7- Do show creators get stereotyped as comedy or action or preschool or adult etc? If so, what can be done about it?
As the creator of "Hey Arnold!" I am considered "soft." It's really annoying. I tried to break away from that by pitching a show to Spike called "Hellville," a show that takes place in Heaven and Hell -- Heaven is like a weird cult, and Hell is pretty much sex, drugs, and rock and roll. Spike passed on the show, but I send that script out so people won't stereotype me.
8-What role has attending animation festivals/events played in your career?
I go to the local events in L.A., but have only been to a couple international ones: Hiroshioma and Annecy. Haven't won anything at a festival. The international animation community is great.
9-What methods of self-promotion have you employed to get your name out there?
Hardly any. I keep thinking that my resume should speak for itself...
10-Are you a member of any animation/art or entertainment guilds or organizations? If so, what role has that played in your career?
I'm in the Academy of Motion Picture Arts and Sciences. I go to the screenings a lot, because their Goldwyn Theater in Beverly Hills is the best place to watch a movie anywhere. The audience is appreciative, they stay through the credits... it's where grownups watch movies. I guess it's also for networking, but I'm pretty low-key about it. I just love the movies, and I like to be on the nominating committee for animated features. You get to see the whole field of features that come out every year.
I've been in SAG since the start of "Hey Arnold!" which provides my health benefits, and I just joined the Writers Guild a week ago because I'm writing a live-action movie for Nick/Paramount. We'll see what that involves.
11-How do you stay on top of industry news and trends?
I like to read Variety -- excellent reviews of film, TV, and Legit. They have great columnists like Brian Lowry and editor Peter Bart.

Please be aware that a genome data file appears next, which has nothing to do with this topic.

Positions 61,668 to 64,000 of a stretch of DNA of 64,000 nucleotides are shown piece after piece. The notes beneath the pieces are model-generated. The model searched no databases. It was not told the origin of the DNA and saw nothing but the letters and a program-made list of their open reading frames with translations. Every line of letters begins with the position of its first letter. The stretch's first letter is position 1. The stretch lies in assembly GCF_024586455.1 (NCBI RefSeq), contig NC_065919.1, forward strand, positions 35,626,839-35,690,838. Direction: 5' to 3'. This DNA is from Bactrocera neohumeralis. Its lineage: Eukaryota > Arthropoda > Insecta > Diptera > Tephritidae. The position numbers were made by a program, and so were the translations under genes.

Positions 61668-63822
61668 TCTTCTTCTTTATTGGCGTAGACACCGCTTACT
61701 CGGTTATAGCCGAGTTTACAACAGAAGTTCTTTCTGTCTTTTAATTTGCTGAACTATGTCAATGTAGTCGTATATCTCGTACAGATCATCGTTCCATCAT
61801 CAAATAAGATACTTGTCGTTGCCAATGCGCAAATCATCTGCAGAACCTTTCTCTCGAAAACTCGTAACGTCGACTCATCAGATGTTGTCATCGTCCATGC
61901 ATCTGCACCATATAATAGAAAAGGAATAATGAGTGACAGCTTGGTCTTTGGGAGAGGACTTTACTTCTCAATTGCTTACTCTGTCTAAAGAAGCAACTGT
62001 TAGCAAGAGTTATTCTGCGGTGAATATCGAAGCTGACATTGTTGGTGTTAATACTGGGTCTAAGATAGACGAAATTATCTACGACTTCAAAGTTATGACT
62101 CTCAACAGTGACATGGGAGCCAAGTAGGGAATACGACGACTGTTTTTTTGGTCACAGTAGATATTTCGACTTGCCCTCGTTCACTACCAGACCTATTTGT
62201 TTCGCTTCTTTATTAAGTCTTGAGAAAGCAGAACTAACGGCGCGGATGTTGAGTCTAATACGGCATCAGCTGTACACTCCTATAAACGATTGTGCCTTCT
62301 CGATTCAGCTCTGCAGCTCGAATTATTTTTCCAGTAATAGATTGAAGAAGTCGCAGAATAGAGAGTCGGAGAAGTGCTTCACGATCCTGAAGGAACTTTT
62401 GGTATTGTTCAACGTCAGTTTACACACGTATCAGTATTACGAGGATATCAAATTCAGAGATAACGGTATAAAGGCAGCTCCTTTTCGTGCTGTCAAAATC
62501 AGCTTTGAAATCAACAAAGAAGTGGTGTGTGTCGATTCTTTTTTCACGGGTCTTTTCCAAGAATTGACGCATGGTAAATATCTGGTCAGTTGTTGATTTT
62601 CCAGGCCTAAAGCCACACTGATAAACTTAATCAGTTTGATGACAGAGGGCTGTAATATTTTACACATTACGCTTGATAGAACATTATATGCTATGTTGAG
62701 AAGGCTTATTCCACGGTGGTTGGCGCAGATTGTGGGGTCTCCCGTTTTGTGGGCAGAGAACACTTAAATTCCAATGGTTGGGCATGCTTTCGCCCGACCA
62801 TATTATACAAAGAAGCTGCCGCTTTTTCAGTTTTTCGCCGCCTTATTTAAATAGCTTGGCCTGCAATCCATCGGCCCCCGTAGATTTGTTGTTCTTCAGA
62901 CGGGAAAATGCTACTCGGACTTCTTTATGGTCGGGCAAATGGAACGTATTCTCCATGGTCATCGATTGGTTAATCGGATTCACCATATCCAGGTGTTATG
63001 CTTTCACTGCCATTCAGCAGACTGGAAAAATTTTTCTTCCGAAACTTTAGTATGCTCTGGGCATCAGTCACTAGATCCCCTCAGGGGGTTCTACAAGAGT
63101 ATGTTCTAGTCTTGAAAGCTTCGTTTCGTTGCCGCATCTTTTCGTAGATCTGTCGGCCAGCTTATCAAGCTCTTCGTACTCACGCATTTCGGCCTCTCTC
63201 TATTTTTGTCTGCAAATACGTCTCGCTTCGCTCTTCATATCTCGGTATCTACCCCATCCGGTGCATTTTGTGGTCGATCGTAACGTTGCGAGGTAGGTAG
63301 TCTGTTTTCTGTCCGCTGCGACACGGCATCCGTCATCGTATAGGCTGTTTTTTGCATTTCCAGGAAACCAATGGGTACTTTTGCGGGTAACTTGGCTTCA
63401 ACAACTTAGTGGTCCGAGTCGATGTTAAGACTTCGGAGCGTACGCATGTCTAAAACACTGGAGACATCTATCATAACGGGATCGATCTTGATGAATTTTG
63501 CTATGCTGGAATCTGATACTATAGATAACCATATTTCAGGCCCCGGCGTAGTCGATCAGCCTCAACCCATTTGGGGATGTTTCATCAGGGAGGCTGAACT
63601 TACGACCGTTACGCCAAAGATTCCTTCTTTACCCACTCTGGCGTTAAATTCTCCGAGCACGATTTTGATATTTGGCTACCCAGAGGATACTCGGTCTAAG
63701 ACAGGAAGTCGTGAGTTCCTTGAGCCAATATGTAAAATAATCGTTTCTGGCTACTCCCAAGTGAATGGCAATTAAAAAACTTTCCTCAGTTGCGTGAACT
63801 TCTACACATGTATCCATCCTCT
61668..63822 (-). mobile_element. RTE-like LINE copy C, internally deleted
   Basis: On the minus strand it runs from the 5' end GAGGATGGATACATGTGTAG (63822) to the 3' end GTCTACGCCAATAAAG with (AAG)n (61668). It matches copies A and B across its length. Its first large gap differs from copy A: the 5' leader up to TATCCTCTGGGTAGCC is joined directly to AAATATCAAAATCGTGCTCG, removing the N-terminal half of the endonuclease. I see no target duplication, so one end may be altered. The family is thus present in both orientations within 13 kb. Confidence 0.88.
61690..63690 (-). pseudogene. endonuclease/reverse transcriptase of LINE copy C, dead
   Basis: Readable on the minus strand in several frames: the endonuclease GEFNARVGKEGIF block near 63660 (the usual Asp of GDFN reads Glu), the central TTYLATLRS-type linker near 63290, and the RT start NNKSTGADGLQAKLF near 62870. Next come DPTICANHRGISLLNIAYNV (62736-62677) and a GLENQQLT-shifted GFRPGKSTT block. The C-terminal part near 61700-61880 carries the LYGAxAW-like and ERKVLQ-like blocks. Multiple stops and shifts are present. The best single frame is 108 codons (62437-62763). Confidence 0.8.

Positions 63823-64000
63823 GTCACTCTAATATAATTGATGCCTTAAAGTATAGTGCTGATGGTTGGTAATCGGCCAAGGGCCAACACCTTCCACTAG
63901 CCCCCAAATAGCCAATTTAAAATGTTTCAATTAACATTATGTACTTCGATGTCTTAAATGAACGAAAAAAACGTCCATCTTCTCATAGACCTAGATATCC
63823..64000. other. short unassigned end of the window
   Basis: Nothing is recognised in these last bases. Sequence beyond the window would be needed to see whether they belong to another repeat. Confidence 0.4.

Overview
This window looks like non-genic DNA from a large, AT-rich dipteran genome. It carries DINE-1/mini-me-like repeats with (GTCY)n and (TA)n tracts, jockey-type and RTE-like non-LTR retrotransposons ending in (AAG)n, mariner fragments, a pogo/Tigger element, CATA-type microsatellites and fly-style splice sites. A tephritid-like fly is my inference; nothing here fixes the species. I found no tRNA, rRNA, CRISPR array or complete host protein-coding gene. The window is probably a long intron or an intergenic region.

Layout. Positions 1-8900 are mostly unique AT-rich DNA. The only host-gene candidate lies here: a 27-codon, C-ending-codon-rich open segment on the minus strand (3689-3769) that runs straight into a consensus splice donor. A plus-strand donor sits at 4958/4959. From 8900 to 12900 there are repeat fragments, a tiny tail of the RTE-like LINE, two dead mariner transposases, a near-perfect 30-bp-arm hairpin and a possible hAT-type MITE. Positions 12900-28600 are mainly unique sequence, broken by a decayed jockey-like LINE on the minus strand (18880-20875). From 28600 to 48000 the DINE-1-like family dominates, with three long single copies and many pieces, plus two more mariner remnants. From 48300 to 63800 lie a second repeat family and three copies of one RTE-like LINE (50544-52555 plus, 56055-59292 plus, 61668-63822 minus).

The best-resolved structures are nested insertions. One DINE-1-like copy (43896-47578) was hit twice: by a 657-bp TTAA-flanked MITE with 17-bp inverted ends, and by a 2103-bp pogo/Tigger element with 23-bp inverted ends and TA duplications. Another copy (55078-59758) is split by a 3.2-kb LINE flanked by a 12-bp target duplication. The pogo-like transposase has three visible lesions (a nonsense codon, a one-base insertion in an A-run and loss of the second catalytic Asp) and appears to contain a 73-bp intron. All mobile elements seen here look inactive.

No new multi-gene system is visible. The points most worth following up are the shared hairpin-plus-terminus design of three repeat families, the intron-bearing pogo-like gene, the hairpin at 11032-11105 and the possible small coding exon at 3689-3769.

12-What books should be in every animation library?
I love Leonard Maltin's history "Of Mice and Magic." And Preston Blair's cheap paperback books for drawing tips.
13-Have you gotten to meet or work with any of your animation heroes? If so, whom, and in what capacity?
Matt Groening is my brother in law. I enjoy walking through the ComicCon with Matt, because that's a world where every single person knows who he is. The guys who started drawing the Simpsons, David Silverman, Wes Archer, and Brad Bird were just a bunch of guys at Klasky Csupo once upon a time, when we were starting "Rugrats," and now they are big shots. Brad's career has been amazing. If you go to festivals, you can meet the international animators like Plympton, Newland, Preistley, Dreissen. These indies are always very nice people.
14-How different was the original vision for yourshow from what made it to the screen?
"Hey Arnold!" morphed hugely from claymation short to indie pilot to series, and even continued to evolve as the years went by and we found new ways to draw it. Some people felt that its original "spaghetti arms" look of the first season was better than where it ended up. Oh well. We did our best.
15- Is there any specific legal advice you’d pass along to future creators?
Get a good lawyer and read your deal. Try to get some kind of ownership/profit participation -- if they won't give it, find someplace else that will.
16-What are the typical daily duties of a creator/show runner on a TV series or feature production?
Each show is different. I concentrated on the story aspect, was most involved at the beginning and the end/post production parts of each cartoon. I love making the cut, being responsible for getting each show to length. And the mix is always fun, I never miss it.
17- Over time, has the amount of creative work you delegate to others grown? If so, how has that reshaped the show?
I stayed in it as much as I could. Delegating most of the art means that if your artists change, so will your show. But it's impossible not to delegate. It would make you crazy to do all of it.
18- How important, if it all, have self-initiated independent films or projects been to your career?
My Arnold shorts got it all started. I think everyone who wants to create a cartoon should try to make their own short to get the ball rolling. Your own short reveals your sense of art, story, timing, humor, tone. It tells much more than just pitching your idea ever could. Make a short!